Midnight – “Comin’ At Ya!” – Action/Adventure
(1981, MVD) Everything you need to know about this low-budget Western is spelled out in its title: it features a barrage of objects, photographed in 3-D and hurled directly at the viewer at a relentless pace. The plot is minimal –producer/star Tony Anthony (of the spaghetti Western “Stranger” series) is left for dead at the altar, and his bride-to-be (future Almodovar star Victoria Abril) stolen away by two scrofulous brothers (co-writer Gene Quintano, who also wrote the first “Police Academy” movie, and Eurocult mainstay Ricardo Palacios). Anthony recovers and faces off against the bandits in a (literally) explosive showdown. Virtually anything that can dropped, thrown or shot is launched at the viewer, from fireballs and bats to a whizzing yo-yo and a baby’s behind, is photographed in Anthony’s budget-conscious but effective single strip 3-D; director Ferdinando Baldi, who teamed with Anthony on the last “Stranger” film, the berserk “Get Mean,” keeps the pace moving, albeit mostly to shove more objects at the screen. The lack of the plot actually benefits “Comin’ At Ya!” allowing for a non-stop bombardment of 3-D effects, which is (let’s be honest) the reason to watch the film; as such, it’s an enormously satisfying spectacle now as it was three decades ago, when it helped to kick off a brief 3-D revival that included “Treasure of the Four Crowns,” another Anthony/Quintano/Baldi effort. MVD’s digitally restored Blu-ray offers both the 2-D and 3-D version of “Comin’ At Ya,” as well as a promo reel of visual effects and a theatrical trailer, which makes excellent use of Bob Seger & the Last Heard’s “Heavy Music.”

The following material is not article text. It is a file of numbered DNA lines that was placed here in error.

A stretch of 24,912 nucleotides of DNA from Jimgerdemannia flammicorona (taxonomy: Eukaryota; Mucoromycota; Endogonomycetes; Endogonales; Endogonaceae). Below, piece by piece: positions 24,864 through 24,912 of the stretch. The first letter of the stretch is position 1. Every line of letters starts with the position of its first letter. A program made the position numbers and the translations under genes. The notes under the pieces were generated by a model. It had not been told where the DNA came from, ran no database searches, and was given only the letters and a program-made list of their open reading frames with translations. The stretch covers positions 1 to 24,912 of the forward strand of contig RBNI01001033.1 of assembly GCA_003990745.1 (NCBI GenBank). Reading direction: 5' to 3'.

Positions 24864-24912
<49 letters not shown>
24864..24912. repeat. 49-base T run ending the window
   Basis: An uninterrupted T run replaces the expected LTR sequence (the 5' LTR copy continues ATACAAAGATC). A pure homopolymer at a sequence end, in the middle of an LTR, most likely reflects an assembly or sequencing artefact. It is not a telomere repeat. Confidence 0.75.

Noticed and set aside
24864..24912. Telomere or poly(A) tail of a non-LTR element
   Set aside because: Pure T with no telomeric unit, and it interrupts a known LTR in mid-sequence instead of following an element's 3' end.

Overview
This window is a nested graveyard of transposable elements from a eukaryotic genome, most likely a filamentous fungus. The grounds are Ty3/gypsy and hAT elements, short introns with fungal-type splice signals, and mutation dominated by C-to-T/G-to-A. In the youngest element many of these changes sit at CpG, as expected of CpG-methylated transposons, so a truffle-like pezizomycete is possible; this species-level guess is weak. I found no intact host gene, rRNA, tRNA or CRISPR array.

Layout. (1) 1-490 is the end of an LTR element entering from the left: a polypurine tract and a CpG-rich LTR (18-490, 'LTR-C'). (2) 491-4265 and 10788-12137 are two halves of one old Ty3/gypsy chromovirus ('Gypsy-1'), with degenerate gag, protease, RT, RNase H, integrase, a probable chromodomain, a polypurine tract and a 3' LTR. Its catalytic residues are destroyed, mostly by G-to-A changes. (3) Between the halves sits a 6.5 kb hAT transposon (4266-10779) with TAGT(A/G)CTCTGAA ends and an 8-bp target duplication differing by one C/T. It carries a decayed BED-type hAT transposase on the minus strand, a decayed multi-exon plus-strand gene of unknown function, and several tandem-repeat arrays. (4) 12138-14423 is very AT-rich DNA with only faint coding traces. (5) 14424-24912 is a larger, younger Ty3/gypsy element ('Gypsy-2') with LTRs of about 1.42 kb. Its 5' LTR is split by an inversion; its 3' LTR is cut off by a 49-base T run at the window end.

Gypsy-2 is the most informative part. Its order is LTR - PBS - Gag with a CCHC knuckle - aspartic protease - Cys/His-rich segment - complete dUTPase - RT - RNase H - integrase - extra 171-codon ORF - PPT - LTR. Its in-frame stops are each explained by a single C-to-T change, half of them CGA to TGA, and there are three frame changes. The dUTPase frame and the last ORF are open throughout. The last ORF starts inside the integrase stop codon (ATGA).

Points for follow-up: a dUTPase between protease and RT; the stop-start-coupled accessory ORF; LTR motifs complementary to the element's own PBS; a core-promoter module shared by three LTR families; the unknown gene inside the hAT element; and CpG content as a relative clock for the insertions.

1:30 a.m. – “The Bed Sitting Room” – Comedy
(1969, Kino Lorber) Bizarre, coal-black comedy from director Richard Lester (“Help!” “The Three Musketeers”) about the survivors of a two-minute and twenty-eight second nuclear assault on England, which reduced the country to rubble but has yet to extinguish its citizens’ need for ceremony and routine. Based on the surreal, satirical play by John Antrobus and Spike Milligan (“The Goon Show”), the film features an array of top English talent from stage, film and comedy: Ralph Richardson is the Parliamentarian who discovers, to his dismay, that radiation is transforming him into the titular room, while Arthur Lowe’s bid to become Prime Minister is canceled when he turns into a parrot (and is promptly consumed by starving survivors). Meanwhile, Milligan, his former Goon cohort Harry Secombe, Peter Cook, Dudley Moore and Marty Feldman turn up as former civil servants and law enforcement still performing their former duties amidst the chaos. The script by Antrobus and Charles Wood takes an occasional turn into very dark territory, most notably in regard to Rita Tushingham and her unborn baby, which may be too morbid for even the most ardent fan of cutting-edge humor; the tonal shifts certainly didn’t sit well with United Artists, which shelved the picture for a year. Fans of Milligan and the other comics in the cast, as well as cult/offbeat comedy devotees will probably appreciate it best; the Blu-ray includes “Trailers from Hell” segments for “Bed-Sitting” and Lester’s “The Knack… And How to Get It” with commentary by Joe Dante and John Landis.
3:00 a.m.– “Victoria” – Drama